On my walk from Downtown Crossing to work this morning, I stopped at my usual Dunkin Donuts to get my morning coffee. (Nope, still haven't given it up yet.) There was a long line and a woman two people behind me sort of stepped out of line and said to no one in particular, "Does the line usually go pretty quickly?" Now, having gone to this particular Dunkin Donuts since it opened maybe over a year ago, I could have spoken at length as to how the turn around time ebbs and flows depending on who's behind the counter and how many construction workers with laundry lists of orders are in front of you. The guy behind me was plugged into his iPod, so I said, "Most of time" and left it at that. After I said that I saw the lady look at her watch again, and to be a bit more accurate, I followed up with, "Unless you're getting a sandwich. Those take awhile since the construction guys usually have big orders." I assumed she'd either say, "Thank you" or maybe nothing at all, but I definitely wasn't expecting her to step completely out of line, turn to me and say, "I'd love to give you a makeover!"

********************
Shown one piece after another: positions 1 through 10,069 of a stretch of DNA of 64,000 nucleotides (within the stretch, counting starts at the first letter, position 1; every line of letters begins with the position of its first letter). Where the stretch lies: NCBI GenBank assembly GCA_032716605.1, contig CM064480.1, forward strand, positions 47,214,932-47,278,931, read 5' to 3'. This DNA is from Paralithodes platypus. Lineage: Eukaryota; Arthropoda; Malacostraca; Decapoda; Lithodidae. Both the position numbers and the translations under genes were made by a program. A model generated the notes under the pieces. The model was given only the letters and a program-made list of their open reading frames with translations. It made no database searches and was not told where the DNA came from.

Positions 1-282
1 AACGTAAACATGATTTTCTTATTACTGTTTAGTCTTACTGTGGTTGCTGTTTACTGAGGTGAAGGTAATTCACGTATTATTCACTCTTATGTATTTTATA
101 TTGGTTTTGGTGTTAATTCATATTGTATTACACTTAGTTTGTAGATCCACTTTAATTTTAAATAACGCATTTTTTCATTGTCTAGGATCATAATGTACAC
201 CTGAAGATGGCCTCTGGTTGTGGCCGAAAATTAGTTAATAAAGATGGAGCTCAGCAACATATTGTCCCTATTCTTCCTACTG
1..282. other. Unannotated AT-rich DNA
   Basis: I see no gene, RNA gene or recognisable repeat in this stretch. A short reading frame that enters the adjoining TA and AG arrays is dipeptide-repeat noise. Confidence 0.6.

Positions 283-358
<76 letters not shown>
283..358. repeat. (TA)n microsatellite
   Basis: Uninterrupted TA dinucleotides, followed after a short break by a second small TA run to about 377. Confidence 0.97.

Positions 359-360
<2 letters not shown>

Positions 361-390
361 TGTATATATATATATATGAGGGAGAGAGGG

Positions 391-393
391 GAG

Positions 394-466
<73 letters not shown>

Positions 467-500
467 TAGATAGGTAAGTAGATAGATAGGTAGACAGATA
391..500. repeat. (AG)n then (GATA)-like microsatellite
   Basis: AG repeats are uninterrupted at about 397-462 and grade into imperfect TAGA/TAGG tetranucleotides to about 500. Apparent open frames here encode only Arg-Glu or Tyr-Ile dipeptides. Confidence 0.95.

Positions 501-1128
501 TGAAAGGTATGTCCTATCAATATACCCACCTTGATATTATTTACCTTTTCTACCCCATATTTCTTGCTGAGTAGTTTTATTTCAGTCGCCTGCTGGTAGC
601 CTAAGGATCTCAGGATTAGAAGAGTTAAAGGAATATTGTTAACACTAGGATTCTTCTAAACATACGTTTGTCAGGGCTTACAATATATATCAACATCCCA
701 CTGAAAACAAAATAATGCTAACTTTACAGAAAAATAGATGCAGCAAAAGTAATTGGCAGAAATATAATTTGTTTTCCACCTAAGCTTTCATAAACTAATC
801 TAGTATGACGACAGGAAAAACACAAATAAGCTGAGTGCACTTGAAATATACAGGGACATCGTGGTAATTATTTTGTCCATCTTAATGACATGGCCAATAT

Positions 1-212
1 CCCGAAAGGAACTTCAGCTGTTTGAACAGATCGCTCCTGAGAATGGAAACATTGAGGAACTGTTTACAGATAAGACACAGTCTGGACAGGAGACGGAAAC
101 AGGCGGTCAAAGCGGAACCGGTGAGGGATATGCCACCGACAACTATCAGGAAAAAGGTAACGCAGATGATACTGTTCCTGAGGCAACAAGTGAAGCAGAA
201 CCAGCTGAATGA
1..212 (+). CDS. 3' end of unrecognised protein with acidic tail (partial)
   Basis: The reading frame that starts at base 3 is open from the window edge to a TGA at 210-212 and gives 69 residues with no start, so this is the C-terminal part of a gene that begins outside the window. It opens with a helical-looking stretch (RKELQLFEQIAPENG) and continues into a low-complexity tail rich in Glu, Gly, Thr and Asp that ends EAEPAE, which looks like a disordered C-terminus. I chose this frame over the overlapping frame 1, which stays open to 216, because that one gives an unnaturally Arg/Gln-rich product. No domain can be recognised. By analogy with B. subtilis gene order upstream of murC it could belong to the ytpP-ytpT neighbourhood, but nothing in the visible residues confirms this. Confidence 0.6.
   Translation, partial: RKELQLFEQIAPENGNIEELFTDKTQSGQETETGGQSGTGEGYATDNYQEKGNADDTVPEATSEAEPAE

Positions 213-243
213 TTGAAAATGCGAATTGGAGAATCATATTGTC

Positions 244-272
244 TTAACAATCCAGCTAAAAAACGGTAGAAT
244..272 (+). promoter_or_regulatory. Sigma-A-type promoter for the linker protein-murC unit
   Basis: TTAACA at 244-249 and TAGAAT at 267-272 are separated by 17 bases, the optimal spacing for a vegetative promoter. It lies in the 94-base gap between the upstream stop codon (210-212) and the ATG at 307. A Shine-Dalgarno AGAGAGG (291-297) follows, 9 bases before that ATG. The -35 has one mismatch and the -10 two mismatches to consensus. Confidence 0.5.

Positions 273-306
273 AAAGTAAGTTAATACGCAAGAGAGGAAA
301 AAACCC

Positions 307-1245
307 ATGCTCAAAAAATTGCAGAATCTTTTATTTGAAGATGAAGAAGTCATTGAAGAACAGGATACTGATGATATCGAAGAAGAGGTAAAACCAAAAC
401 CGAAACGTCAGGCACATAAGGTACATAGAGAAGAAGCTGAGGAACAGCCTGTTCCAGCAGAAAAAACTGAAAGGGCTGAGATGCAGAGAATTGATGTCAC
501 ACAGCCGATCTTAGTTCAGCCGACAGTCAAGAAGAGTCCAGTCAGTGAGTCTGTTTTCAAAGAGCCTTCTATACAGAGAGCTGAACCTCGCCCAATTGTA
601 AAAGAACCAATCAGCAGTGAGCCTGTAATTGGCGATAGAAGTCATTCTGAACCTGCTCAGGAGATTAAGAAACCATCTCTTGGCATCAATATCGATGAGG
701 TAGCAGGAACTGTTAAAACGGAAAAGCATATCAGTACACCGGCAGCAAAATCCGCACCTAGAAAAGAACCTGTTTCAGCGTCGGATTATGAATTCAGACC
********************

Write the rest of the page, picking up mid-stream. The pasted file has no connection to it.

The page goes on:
Now, like anyone else, I have my good and bad days, and while I generally don't wear makeup or the absolute latest fashions, I don't think I stand out, but rather, blend in with the crowd. To my embarrassment, she held out her business card and told me that she was a Mary Kay representative and she'd love to help me with my "look." She asked me where I lived, and I said, "Southie," which troubled her a bit. "That's a bit far from me, but hey, I'll come by anytime." With that she left the store and I was left with her card and a slightly deflated ego.
Today's encounter was not nearly as unexpected as time I was getting a manicure at a place in Southie, and the woman doing my nails asked mid-polish, "You want chin wax too?"